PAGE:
Location: Soil and Water Management ResearchTitle: Symposium Concluding Remarks: Water policy in U.S.: Happy or sad interface with ET
Submitted to: Meeting Abstract
Publication Type: Abstract Only
Publication Acceptance Date: 3/10/2014
Publication Date: 4/10/2014
Citation: Brauer, D.K. 2014. Symposium Concluding Remarks: Water policy in U.S.: Happy or sad interface with ET. [abstract]International ET Symposium. Program Booklet Page No. 16.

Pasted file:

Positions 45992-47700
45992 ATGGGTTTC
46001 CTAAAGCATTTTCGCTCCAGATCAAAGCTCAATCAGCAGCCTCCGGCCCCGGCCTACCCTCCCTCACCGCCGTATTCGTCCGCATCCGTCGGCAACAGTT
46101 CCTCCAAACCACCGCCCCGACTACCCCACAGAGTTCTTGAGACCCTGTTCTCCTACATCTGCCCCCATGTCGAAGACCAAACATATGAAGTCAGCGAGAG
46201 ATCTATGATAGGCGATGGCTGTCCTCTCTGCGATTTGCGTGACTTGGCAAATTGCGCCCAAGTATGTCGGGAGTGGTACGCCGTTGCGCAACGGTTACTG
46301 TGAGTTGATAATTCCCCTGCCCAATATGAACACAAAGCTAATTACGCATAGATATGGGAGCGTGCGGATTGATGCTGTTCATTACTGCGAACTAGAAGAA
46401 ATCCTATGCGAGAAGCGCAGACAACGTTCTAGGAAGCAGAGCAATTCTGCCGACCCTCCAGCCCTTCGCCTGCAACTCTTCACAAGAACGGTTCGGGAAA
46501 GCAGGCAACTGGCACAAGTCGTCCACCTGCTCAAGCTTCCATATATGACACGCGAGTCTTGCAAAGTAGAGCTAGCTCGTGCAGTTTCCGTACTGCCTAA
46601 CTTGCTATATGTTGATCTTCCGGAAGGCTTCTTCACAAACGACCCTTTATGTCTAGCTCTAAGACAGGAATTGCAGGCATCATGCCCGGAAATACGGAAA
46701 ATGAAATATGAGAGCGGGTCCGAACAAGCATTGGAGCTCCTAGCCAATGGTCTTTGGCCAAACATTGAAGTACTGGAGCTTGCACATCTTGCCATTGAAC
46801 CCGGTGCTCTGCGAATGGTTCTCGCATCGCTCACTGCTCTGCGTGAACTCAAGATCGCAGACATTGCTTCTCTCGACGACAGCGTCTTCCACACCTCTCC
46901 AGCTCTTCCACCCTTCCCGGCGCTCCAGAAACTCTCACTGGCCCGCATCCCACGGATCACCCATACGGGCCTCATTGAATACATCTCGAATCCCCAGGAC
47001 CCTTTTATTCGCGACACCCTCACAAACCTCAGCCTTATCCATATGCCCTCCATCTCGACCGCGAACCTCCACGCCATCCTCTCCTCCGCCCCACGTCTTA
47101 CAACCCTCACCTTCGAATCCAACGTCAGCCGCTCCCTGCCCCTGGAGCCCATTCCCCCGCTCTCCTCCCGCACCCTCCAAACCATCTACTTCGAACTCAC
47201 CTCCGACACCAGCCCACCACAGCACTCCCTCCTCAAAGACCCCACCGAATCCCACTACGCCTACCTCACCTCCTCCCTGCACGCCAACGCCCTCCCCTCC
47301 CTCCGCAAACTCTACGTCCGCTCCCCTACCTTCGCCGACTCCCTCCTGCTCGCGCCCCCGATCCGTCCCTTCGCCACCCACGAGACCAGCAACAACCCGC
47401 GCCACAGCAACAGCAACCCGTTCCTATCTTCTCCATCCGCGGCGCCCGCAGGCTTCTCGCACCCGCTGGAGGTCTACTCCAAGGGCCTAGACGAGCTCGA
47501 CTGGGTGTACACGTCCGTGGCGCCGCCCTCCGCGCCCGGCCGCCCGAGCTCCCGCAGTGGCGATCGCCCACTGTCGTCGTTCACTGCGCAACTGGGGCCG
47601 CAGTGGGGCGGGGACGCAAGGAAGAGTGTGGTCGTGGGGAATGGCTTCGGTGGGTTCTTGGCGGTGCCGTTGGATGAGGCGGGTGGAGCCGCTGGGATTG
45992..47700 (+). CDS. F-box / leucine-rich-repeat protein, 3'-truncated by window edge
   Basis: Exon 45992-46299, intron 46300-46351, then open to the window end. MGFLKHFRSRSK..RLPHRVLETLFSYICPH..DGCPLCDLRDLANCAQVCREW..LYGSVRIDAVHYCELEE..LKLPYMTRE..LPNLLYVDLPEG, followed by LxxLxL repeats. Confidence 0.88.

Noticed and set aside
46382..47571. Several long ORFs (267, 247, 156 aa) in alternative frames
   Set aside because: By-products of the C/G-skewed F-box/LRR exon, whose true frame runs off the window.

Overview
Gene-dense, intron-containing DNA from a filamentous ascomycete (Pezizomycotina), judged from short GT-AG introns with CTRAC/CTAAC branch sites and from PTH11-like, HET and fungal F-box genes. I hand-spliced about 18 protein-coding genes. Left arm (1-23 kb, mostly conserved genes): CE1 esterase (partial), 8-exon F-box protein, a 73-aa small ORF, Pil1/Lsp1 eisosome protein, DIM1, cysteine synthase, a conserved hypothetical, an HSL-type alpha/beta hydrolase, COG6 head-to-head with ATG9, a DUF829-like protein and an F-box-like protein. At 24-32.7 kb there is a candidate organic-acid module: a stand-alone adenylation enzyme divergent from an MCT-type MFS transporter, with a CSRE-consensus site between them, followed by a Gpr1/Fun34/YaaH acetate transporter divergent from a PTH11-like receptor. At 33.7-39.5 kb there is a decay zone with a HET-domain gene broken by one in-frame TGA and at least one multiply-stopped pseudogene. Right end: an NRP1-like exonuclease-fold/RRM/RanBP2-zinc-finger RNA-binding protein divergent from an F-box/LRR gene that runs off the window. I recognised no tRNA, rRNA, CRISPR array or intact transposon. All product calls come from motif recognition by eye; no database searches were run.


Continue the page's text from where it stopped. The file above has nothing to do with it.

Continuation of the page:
Technical Abstract: This presentation summarized how refinements on the measurement and modeling of evapotranspiration (ET) from leaf to regional scales can benefit American agriculture. In the introduction, the concept that there are limited fresh water supplies globally was introduced. In addition, much of this supply is in aquifers, which the U.S. has in abundance. However, severe depletion of groundwater occurred during the 20th century on the Southern Great Plains, and in California's Central Valley, Southern Arizona basin and the lower Mississippi Valley. These depletions may have negative implications, not only from reduced water supplies, but also from agricultural processors and retailers that want to certify their supply chain as being sustainable. Examples of changes in water policies in Arkansas regarding the lower Mississippi Valley aquifers, Kansas and Texas regarding the Ogallala Aquifer, and Colorado, Nebraska and Kansas regarding the Republic River Compact and water use from the Ogallala Aquifer were presented. A better understanding of ET would be useful for policy makers in these areas by providing better estimates of water supply and demand, and the spatially distribution of supply and demand. In addition, results from ET sciences would enable famers to adhere to changing water policies by optimizing irrigation scheduling, better matching crop water use to water supply and estimating water withdrawals where metering is not practiced. The presentation concluded with the notion advances in the understanding of ET and the application of these scientific results are the cornerstone to meeting the challenging of sustaining American agricultural output as fresh water supplies decrease.